For vehicles traveling south, toward the camera, along this stretch of Route 3 near Otter Creek, the posted speed limit is 50 mph, but it is only 40 mph for those driving north toward Bar Harbor. ISLANDER PHOTO BY DICK BROOM

Sign snafu creates speed limit limbo

BAR HARBOR — In several places on Mount Desert Island, it appears that how fast you can drive legally depends on which way you’re going.

That’s because the posted speed limit for vehicles going in one direction on a stretch of road is different from the posted limit for the opposite direction.

This discrepancy usually occurs when a speed limit sign has been knocked down but never replaced, Maine Department of Transportation (DOT) officials explained.

A good example is on Route 3 between Bar Harbor and Otter Creek.

Heading south, the speed limit is 35 until a sign beside The Tarn says you can go 50. The 50 mph limit is in effect for about a mile and a half, until the 40 mph sign at the bottom of the hill on the approach to the village of Otter Creek.

For traffic heading north out of Otter Creek, a speed limit sign across the road from The Hall says you can go 40 mph. A half-mile up the road, there used to be a 50 mph sign, but it hasn’t been there for several years. So, the posted speed limit for drivers going north doesn’t change from 40 to 50 until just past Otter Cliff Road.

That means that for nearly half a mile along one stretch of road, the posted speed limit is 40 mph for traffic going north and 50 mph for southbound traffic.

A similar situation exists on Eagle Lake Road in Bar Harbor. Drivers coming down the hill from the Park Loop Road overpass toward Kebo Valley Golf Club can go 45 mph until just before Mountain Avenue. But because of a missing sign on the other side of the road, the speed limit for traffic going up the hill is 30.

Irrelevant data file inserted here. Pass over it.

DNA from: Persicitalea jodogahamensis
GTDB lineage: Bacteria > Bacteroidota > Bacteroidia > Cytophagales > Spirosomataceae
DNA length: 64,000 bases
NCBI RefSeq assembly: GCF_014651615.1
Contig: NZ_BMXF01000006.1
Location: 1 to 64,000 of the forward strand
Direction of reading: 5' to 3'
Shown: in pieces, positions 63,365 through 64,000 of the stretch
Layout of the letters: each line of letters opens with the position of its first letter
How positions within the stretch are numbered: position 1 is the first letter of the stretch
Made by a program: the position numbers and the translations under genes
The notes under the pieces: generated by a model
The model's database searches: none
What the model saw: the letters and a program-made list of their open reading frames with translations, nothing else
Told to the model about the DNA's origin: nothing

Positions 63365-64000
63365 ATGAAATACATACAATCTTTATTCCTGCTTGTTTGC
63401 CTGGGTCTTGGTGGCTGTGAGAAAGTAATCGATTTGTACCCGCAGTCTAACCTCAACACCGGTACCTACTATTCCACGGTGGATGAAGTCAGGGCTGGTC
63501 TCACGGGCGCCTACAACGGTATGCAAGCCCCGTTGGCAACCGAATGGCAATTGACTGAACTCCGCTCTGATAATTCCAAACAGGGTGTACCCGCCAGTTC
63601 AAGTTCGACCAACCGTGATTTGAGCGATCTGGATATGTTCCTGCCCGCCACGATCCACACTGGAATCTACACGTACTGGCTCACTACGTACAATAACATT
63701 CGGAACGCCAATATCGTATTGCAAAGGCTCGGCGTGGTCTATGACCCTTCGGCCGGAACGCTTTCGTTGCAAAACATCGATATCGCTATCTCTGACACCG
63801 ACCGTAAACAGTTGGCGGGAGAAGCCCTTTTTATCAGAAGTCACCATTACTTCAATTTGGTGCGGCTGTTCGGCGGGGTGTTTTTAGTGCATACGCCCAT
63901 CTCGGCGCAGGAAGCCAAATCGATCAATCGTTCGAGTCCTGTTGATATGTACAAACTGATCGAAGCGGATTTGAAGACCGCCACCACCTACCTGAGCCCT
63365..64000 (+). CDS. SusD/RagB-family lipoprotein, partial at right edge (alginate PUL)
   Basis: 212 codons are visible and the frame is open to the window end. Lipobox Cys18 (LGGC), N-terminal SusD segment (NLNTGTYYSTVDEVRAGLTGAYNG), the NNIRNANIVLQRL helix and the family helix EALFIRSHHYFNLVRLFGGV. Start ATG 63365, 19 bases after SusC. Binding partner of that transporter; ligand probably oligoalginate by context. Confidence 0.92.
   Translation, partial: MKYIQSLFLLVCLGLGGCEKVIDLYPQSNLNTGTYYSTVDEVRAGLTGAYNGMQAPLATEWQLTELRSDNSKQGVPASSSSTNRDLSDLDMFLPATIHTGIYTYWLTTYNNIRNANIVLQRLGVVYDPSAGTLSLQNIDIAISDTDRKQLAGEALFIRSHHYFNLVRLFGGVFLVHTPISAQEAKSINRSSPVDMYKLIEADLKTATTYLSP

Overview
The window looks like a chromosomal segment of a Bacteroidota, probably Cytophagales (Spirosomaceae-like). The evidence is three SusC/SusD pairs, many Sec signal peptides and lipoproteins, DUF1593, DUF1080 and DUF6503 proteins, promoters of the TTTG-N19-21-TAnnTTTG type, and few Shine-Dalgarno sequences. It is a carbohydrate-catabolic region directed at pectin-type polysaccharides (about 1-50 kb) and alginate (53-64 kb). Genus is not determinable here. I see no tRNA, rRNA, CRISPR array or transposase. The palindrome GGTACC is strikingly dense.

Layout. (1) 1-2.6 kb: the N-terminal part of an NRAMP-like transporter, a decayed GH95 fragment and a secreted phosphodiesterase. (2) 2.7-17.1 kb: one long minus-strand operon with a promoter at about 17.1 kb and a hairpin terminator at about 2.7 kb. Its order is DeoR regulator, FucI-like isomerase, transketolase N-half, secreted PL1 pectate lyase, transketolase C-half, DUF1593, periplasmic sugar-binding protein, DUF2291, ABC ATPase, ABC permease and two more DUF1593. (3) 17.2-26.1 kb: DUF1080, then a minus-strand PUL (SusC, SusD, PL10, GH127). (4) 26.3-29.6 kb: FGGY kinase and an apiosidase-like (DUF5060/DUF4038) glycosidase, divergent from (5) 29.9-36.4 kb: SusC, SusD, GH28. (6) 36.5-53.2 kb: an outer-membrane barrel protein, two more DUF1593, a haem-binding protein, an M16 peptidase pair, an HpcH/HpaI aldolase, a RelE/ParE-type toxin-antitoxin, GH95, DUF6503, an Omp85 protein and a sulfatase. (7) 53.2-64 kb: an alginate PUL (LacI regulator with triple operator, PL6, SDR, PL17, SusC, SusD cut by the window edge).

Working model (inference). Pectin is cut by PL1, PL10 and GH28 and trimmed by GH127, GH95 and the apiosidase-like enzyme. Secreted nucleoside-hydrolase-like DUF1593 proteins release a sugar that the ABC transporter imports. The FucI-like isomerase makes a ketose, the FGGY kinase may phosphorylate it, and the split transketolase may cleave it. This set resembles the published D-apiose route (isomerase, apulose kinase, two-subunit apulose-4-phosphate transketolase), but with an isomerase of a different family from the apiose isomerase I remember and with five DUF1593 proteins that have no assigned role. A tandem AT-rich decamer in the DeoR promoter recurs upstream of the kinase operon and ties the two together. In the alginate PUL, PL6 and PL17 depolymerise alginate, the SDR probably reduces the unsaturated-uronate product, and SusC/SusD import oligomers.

When such situations exist, how are drivers to know how fast they are legally allowed to go?

“The speed limit is what it should be out there,” regardless of whether a sign is down, said Bruce Matson, a MDOT regional traffic engineer.

But what if someone gets a ticket for driving faster than the last speed limit sign they passed?

“I think possibly a judge could throw the ticket out if there is no posted limit indicating the change,” Matson said.

“I think there’s a potential for that to be problematic,” said Bar Harbor and Mount Desert Police Chief Jim Willis of speed limit enforcement in inadequately marked places.

Both Willis and Matson said they want to know about any missing speed limit signs that motorists are aware of.

“When we notice inconsistencies, we try to get it corrected,” Willis said. “I call the DOT and ask them what the speed limit is supposed to be in a given area.”

Depending on where a speed limit sign is – or is supposed to be – it is up to the municipality, the county or the state to maintain it. But under state law, it is the sole responsibility of the DOT to establish and change speed limits on all public roadways in Maine, including in cities and towns.

To determine a reasonable speed limit on a given section of road, traffic engineers measure drivers’ speed under “free flowing and ideal traffic conditions,” according to the DOT website. The speed at or below which 85 percent of drivers go is the basis for setting the speed limit.

“A properly set speed limit will be within three miles per hour, plus or minus, of this observed speed,” the website states. “The posted speed limit will then be rounded to the nearest five miles per hour.”

Dick Broom

Dick Broom

Reporter at Mount Desert Islander
Dick Broom covers the towns of Mount Desert and Southwest Harbor, Mount Desert Island High School and the school system board and superintendent's office. He enjoys hiking with his golden retriever and finding new places for her to swim. [email protected]

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